German Chancellor Angela Merkel and France's new President Emmanuel Macron vowed Monday to give a new impetus to Europe, saying they were ready to even change EU treaties if necessary.
"There is a common understanding that we can't just focus on Britain leaving the EU but that, first and foremost, we have to think about how we can deepen and crisis-proof the European Union, and especially the eurozone," Merkel said at a joint press conference, after talks with Macron.
In keeping with tradition, the French president paid a visit to Merkel in his first trip abroad after taking office on Sunday.
Macron also urged a "historic reconstruction" of Europe in order to battle a surge of populism, after defeating far-right leader Marine Le Pen.
Ahead of his visit, Macron's ideas on reforming the eurozone, including setting up a separate budget for the bloc, as well as giving it its own parliament and finance minister, had sparked scepticism among some in Berlin.
Finance Minister Wolfgang Schaeuble had warned that such deep-reaching reforms would require treaty changes, which were "not realistic" at a time when Europe was hit by a surge of anti-euro populism.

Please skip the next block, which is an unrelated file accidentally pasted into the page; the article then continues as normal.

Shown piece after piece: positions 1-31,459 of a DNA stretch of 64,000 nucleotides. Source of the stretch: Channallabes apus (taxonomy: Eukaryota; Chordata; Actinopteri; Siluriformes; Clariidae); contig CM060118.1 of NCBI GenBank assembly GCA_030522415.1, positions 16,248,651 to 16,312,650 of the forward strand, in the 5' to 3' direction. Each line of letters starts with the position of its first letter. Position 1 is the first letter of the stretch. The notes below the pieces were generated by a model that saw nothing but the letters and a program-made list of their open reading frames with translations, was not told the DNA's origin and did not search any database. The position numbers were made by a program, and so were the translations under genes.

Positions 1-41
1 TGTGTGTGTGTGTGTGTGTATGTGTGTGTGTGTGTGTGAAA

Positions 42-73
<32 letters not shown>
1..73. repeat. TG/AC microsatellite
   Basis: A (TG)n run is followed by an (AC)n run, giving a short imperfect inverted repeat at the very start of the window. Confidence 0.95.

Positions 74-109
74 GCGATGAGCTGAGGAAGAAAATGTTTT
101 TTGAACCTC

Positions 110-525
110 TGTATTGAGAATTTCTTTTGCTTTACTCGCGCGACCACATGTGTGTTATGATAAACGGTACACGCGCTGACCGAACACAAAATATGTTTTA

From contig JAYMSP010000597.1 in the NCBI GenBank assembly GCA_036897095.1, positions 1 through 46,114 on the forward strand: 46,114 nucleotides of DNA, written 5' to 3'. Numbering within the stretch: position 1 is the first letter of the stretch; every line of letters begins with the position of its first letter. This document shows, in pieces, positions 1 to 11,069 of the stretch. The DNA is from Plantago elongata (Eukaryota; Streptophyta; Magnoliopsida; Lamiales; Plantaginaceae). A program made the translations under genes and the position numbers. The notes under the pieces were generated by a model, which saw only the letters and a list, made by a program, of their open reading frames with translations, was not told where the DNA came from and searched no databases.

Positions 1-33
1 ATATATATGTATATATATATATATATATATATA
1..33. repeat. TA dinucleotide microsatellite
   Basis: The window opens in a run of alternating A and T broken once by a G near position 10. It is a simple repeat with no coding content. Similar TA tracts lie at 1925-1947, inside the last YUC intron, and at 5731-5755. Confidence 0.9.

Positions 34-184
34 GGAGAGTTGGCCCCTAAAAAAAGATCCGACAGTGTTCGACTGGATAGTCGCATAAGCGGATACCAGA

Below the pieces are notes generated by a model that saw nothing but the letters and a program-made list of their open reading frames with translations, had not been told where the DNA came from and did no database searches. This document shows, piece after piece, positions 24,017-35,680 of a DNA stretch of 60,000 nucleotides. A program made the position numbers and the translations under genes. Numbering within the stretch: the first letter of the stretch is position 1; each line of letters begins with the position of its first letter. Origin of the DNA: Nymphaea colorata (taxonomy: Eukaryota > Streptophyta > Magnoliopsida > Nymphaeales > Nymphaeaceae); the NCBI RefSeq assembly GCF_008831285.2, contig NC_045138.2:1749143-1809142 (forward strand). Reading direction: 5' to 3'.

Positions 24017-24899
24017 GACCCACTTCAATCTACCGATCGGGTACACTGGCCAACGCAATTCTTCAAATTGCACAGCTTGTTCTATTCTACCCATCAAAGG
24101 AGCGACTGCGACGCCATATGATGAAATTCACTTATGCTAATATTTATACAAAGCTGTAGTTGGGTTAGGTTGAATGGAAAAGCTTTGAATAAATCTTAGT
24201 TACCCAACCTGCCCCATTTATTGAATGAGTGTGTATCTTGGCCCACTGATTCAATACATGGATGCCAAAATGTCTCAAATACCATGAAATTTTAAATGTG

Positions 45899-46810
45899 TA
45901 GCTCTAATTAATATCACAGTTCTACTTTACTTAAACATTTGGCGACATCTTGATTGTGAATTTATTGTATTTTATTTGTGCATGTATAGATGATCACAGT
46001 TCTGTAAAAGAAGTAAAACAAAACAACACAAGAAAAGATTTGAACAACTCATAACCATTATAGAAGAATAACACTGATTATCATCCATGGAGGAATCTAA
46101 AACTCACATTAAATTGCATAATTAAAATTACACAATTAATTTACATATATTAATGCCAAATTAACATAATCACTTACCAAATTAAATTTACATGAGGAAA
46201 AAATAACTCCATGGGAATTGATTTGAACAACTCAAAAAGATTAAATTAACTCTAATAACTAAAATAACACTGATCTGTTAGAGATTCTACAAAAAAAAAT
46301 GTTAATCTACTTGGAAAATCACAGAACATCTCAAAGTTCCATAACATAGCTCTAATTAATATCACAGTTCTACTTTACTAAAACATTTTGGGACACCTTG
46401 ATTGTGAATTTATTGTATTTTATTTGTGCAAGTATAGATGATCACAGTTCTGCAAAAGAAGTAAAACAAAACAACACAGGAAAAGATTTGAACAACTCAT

But Merkel papered over the differences, saying that "from the German point of view, it's possible to change the treaty if it makes sense."
"If we can say why, what for, what the point is, then Germany will be ready" for treaty change, she said.
Germany was also ready to partner with France in seeking more cooperation in defence policy and a more coherent European foreign policy that could "make Europe more visible" and stronger, she said.
The two core European powers wanted to give "a new push" to their cooperation and "new momentum" to the Franco-German axis, added Merkel.